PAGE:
Every single person you meet could change your life, and you could do the same for them. Just because a connection may not offer you a job, that doesn’t mean they aren’t worth knowing: 1) they might offer you an opportunity later on and 2) they may introduce you to someone who will sooner. There is always the possibility that your new connection knows someone who matters and that possibility makes connecting with them 100% worth it.
When you are pursuing these endeavors, be kind. Be professional. Be courteous. Do not waste other people’s time and always frame your discussions not by how the person can help you, but how you can help them. In the business world, this is referred to as a “education-based sales” technique. You offer something to someone else that advances his or her knowledge, without the expectation that s/he will offer anything in return. Often however, people feel inclined to return the favor regardless. This could be in the form of friendly wave or smile at a professional conference, or perhaps the name of a professional looking to hire someone just like you.
Read broadly and boldly.
In your extra time, read as often as possible. This can be in the form of UX-related books, journal publications, or even blogs directly or indirectly related to your field of interest. Blogs can be especially helpful in UX because there are so many good options out there to choose from — almost all of them are free, most information is quick and easy to take in, and they are constantly being updated with discussions about the latest technologies. Importantly, blogs can also help you get a sense of what’s going on in the UX industry, where the current trends are taking us, and who the trusted experts are.
Make it a point to stay sharp on key terms and concepts in research. As a rule of thumb, the further removed one gets from an undergraduate or graduate program, the less often one is to keep this information at the front of their mind. Details such as the differences between an independent and dependent variable, between vs. within subject study designs, and the various types of validity (ex., construct validity, internal validity) are important to remember and talk about while planning studies. Interestingly, this information helps you think about problems in the industry in standardized, approachable ways, regardless of whether you are dealing with a brand new idea or system.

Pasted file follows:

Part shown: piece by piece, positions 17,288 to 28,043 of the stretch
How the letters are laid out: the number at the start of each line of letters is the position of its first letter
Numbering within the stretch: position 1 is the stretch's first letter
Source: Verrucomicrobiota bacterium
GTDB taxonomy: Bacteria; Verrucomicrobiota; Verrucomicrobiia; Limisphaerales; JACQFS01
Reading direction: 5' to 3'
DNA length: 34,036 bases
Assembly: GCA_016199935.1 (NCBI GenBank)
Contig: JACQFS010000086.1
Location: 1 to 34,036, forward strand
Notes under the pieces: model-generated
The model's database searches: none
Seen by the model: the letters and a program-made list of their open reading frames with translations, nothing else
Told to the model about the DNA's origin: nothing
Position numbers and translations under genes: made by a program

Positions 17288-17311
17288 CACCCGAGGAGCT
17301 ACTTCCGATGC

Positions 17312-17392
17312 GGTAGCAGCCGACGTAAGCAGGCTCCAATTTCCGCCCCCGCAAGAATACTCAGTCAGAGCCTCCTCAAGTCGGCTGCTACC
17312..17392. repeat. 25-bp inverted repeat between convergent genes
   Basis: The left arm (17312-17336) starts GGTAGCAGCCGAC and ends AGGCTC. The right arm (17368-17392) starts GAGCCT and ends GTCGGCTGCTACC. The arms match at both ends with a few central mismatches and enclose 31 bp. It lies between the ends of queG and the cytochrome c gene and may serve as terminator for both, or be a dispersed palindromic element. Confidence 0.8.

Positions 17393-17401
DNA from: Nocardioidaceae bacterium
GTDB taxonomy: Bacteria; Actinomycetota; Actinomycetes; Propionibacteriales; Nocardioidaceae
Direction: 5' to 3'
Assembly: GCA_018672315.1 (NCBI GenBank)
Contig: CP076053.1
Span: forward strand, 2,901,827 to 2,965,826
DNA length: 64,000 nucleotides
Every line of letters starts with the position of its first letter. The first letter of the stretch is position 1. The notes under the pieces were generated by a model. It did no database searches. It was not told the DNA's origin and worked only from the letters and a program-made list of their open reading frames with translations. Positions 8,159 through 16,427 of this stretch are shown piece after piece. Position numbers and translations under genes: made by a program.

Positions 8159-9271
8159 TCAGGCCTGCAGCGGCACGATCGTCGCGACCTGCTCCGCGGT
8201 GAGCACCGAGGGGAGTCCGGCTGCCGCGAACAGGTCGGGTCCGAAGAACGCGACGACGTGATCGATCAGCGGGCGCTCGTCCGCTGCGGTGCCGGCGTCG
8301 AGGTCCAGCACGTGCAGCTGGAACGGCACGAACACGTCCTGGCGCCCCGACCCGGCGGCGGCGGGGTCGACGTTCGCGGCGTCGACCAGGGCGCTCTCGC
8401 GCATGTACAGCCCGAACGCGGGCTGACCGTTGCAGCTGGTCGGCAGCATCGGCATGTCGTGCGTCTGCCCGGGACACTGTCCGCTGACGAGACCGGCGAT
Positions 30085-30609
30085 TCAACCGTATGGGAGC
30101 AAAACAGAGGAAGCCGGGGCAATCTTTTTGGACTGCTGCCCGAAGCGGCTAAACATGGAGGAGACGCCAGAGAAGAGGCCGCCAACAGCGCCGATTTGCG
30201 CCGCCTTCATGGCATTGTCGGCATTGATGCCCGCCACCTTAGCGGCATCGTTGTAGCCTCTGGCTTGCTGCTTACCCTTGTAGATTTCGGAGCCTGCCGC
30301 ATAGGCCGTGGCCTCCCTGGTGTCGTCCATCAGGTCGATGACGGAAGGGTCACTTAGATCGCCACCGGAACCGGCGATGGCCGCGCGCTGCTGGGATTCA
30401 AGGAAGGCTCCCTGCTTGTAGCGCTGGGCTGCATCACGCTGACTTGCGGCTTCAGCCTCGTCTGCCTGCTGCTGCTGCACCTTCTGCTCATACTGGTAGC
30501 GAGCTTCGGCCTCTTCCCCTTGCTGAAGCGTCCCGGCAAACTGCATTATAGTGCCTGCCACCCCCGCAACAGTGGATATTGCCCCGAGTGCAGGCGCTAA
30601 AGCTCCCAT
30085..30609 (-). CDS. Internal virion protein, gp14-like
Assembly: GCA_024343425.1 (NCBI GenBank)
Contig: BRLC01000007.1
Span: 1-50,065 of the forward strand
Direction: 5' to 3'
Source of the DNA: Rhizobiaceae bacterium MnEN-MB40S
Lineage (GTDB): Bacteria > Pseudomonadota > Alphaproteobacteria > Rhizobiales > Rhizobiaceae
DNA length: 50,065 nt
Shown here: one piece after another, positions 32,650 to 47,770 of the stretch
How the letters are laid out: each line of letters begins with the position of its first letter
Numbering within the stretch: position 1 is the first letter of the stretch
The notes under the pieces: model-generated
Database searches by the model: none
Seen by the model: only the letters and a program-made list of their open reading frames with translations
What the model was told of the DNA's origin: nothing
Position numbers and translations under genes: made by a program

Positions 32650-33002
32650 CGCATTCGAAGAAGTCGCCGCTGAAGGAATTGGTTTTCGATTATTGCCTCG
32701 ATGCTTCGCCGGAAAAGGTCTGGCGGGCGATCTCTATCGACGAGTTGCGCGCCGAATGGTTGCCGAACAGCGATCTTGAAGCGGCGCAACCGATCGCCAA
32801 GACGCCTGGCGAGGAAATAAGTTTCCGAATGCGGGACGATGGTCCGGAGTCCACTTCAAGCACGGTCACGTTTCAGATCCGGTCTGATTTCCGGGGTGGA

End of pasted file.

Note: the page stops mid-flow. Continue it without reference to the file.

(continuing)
Read boldly whenever possible. That is, read publications and books around your professional interests, not just directly within them. If you’re a tech person, read tech articles. But don’t dismiss design articles altogether. There is often a fair amount of overlap that can help you think about problems or information in different ways.
In addition to books and blogs, don’t ignore the scientific literature. The major journals are widely read and highly respected in academia and industry alike — although sometimes stakeholders in the latter just needs to be reminded of its (massive) value to their needs and problems. Research methods are often communicated via these channels, and being familiar with the details of these methods will be a great way to stay current and impress in the interview room.
If you’re a student, subscriptions to many of the main human factors or UX-oriented journals are either free or cheap. The Human Factors and Ergonomics Society (HFES) and User Experience Professionals Association (UXPA) both have journals (and conferences!) that will be read far and wide. An annual fee is a small price to pay for these resources.
“T” up your skills.
Being marketable to a company is heavily dependent on what you bring to the table. What skills do you have? What can you help the company do in an efficient and effective manner? What strategies or approaches will you use to resolve a specific problem?
Building up a strong skill set is a wise move in the highly competitive job market. However, you also need to strike a balance between the breadth of skills you aim to acquire, and how deep you should dive into each one.
A good approach to follow with skill development is to think of it as a “T”.
At the top of your “T” you have a broad range of skills, but developed only to a shallow level. In other words, you have the introductory knowledge to talk about the skill or complete basic tasks, but not enough to pave the way for new ideas. Although this seems counterproductive, the top of your T accomplishes two things. First, it allows you to speak the same language as shareholders, other members of the UX industry, or those in tangential industries to UX. This is important when it comes to things like being an effective contributor in cross-functional teams, as well as winning trust from those outside of the UX bubble. Second, it allows you to identify skills where you may want to take a deeper dive into as you continue reading and learning in the future. It may turn out that in addition to having a lot of skills in research methods, you may discover that developing a deep understanding of using biometric equipment is a good fit with your professional interests and goals.